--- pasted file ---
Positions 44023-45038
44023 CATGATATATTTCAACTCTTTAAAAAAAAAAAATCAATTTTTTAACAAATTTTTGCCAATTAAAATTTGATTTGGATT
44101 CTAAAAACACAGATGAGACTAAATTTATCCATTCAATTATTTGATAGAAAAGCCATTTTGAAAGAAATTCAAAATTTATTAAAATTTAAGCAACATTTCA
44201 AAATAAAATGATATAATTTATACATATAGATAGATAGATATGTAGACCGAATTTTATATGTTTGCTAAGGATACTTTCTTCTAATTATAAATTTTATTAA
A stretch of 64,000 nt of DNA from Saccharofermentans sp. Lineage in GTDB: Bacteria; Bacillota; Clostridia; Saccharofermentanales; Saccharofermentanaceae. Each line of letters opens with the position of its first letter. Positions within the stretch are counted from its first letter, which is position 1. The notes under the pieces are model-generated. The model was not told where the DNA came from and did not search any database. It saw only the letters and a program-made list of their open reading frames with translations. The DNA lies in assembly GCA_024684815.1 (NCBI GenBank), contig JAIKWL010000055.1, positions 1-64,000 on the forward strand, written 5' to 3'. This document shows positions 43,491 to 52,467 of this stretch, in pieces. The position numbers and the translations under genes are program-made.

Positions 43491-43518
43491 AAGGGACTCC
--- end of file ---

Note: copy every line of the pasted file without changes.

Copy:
Positions 44023-45038
44023 CATGATATATTTCAACTCTTTAAAAAAAAAAAATCAATTTTTTAACAAATTTTTGCCAATTAAAATTTGATTTGGATT
44101 CTAAAAACACAGATGAGACTAAATTTATCCATTCAATTATTTGATAGAAAAGCCATTTTGAAAGAAATTCAAAATTTATTAAAATTTAAGCAACATTTCA
44201 AAATAAAATGATATAATTTATACATATAGATAGATAGATATGTAGACCGAATTTTATATGTTTGCTAAGGATACTTTCTTCTAATTATAAATTTTATTAA
A stretch of 64,000 nt of DNA from Saccharofermentans sp. Lineage in GTDB: Bacteria; Bacillota; Clostridia; Saccharofermentanales; Saccharofermentanaceae. Each line of letters opens with the position of its first letter. Positions within the stretch are counted from its first letter, which is position 1. The notes under the pieces are model-generated. The model was not told where the DNA came from and did not search any database. It saw only the letters and a program-made list of their open reading frames with translations. The DNA lies in assembly GCA_024684815.1 (NCBI GenBank), contig JAIKWL010000055.1, positions 1-64,000 on the forward strand, written 5' to 3'. This document shows positions 43,491 to 52,467 of this stretch, in pieces. The position numbers and the translations under genes are program-made.

Positions 43491-43518
43491 AAGGGACTCC